|By Patricia Zengerle1/2 |By Patricia Zengerle
|By Patricia Zengerle2/2 |By Patricia Zengerle
By Patricia Zengerle
WASHINGTON (Reuters) - The U.S. Congress approved $750 million in aid last December to help El Salvador, Guatemala and Honduras combat the violence and poverty that are driving migrants toward the U.S. border, but the money has yet to reach the struggling countries.
In a departure from previous aid packages, the State Department first had to certify that the three nations had taken steps to reduce migration and human trafficking, bolster human rights and improve their justice systems.
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Eight months after President Barack Obama signed a spending bill that included the funds, congressional aides told Reuters they were still waiting for the State Department certifications needed to release the money, which was budgeted for the fiscal year ending Sept. 30.
State has not provided its paperwork and Central American governments have not taken the required actions, congressional aides said. Lawmakers have been particularly unhappy about Honduras because of the murder of a prominent environmental activist there.
"The fiscal year 2016 funds have not been obligated because the State Department has not yet submitted a detailed plan as required by law, spelling out how, where and by whom the funds will be used, what their objectives are and how they will measure progress," said Tim Rieser, a foreign policy aide to Senator Patrick Leahy, the top Democrat on the Senate subcommittee that oversees foreign aid.
The delay highlights the longstanding tension between Washington's desire to promote human rights and the government's responsibility to protect U.S. security, economic and other interests. In this case, American lawmakers are reluctant to send hundreds of millions of dollars to countries where human rights abuses remain common, despite the flood of migrants toward the U.S. border.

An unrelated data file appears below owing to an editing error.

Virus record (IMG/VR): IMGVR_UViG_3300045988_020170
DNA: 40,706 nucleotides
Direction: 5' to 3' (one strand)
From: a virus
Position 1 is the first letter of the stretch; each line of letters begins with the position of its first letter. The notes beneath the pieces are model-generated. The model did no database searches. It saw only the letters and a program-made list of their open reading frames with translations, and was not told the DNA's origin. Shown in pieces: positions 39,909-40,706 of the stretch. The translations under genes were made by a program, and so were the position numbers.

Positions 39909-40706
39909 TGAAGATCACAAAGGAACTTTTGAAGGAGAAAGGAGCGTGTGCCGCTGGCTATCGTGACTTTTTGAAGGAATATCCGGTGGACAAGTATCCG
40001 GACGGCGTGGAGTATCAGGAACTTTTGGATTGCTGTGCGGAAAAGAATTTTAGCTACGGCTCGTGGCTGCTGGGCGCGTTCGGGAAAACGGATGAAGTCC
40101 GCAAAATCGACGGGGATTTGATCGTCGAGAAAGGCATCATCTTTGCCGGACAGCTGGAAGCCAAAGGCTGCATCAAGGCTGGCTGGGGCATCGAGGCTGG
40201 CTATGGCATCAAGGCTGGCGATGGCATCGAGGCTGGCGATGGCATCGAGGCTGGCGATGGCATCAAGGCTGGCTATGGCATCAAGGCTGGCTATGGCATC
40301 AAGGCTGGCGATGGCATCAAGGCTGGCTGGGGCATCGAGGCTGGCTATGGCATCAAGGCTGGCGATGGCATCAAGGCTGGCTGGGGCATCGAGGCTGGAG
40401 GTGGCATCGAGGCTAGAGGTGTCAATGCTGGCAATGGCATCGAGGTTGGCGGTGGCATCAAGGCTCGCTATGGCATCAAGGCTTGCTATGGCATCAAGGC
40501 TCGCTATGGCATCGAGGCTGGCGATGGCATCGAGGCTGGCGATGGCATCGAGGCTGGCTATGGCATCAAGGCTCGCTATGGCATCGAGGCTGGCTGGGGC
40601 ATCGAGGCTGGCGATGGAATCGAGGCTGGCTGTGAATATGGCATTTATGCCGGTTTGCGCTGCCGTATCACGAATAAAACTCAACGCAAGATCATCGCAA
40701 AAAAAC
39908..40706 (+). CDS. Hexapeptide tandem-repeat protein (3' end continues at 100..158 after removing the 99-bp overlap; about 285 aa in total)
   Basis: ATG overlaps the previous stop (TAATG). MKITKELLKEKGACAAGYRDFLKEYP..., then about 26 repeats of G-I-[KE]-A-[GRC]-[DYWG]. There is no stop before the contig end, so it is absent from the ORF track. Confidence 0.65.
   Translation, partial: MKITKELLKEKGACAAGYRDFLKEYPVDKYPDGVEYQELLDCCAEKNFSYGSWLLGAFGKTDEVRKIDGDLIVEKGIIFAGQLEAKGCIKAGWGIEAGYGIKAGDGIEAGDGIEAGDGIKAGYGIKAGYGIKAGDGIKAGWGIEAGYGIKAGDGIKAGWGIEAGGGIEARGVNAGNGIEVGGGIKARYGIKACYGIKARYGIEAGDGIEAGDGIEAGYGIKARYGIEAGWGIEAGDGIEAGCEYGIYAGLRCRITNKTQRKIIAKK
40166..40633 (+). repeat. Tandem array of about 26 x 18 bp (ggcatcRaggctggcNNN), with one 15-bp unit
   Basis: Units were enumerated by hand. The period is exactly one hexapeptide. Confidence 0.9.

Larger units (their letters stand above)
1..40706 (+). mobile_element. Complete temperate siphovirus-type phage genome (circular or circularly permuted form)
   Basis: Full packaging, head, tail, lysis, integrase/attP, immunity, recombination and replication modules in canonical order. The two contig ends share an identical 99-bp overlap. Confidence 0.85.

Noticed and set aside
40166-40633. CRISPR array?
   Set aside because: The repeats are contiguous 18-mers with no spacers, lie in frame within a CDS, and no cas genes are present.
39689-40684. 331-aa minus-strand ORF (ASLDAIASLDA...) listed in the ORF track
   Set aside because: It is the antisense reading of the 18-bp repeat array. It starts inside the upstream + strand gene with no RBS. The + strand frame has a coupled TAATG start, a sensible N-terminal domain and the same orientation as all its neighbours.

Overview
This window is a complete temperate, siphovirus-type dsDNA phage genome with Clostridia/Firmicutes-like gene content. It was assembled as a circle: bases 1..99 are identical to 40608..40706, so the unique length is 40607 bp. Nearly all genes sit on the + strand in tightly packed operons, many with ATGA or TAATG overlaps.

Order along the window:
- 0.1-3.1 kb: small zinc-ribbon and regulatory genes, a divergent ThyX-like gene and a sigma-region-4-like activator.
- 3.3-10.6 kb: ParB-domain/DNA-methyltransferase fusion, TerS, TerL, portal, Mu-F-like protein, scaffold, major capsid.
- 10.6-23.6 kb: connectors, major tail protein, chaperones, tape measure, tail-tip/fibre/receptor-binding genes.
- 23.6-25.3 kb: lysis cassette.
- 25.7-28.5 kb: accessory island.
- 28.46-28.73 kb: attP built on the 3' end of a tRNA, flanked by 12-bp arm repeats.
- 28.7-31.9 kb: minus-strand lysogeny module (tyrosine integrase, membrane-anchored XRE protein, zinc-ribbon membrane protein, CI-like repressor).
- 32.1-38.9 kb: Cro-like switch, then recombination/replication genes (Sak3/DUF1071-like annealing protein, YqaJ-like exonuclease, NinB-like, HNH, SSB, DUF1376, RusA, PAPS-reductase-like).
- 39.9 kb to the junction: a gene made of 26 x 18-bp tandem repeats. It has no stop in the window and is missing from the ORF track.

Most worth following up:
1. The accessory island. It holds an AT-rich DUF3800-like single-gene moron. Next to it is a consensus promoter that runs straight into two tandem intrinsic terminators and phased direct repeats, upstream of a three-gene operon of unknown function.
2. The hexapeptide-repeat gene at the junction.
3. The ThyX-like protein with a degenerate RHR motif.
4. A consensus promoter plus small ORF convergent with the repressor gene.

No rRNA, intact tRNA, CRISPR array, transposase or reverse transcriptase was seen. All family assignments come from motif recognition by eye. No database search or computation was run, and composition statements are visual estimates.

They want to avoid a repeat of past aid programs, in which large amounts of money sent south yielded few results.
"The results have been very disappointing. Programs were poorly conceived, the Central American governments did not do their part, and money was wasted," Rieser said.
From October 2015 through January 2016, U.S. border patrols stopped some 45,000 Central Americans in the U.S. southwest, more than double the number during the same period a year earlier. Nearly half were unaccompanied children.
None of the countries has yet to meet all the conditions, congressional aides said, although Guatemala is further along. Honduras faces harsh criticism about human rights from lawmakers, due in part to the killing of internationally acclaimed environmentalist Berta Caceres in March.
Dozens of lawmakers have demanded an independent international investigation into her death, and Honduran authorities have arrested five suspects, including an Army officer and an employee of a company running a dam project she opposed.
A spokesman said the State Department was working to obtain congressional approval for the fiscal 2016 funds. In the meantime, he said, the department and U.S. Agency for International Development are using money from prior years to support the U.S. "Strategy for Engagement in Central America."Guatemalan officials told Reuters they expected their funds to begin arriving between October and November.
In Tegucigalpa, a foreign ministry official who requested anonymity said Honduras has made progress fighting corruption and combating smuggling and hoped the funds would start being released later this year or early in 2017.
In San Salvador, a foreign ministry official said the government was awaiting word on the disbursement, also saying the government had made progress.
Separately, the Obama administration late last month announced the expansion of a program to let people fleeing violence in the three countries enter the United States as refugees, and said Costa Rica agreed to shelter some of them temporarily.
(Additional reporting by Enrique Pretel in San Jose, Nelson Renteria in San Salvador and Gustavo Palencia in Tegucigalpa; editing by John Walcott and David Gregorio)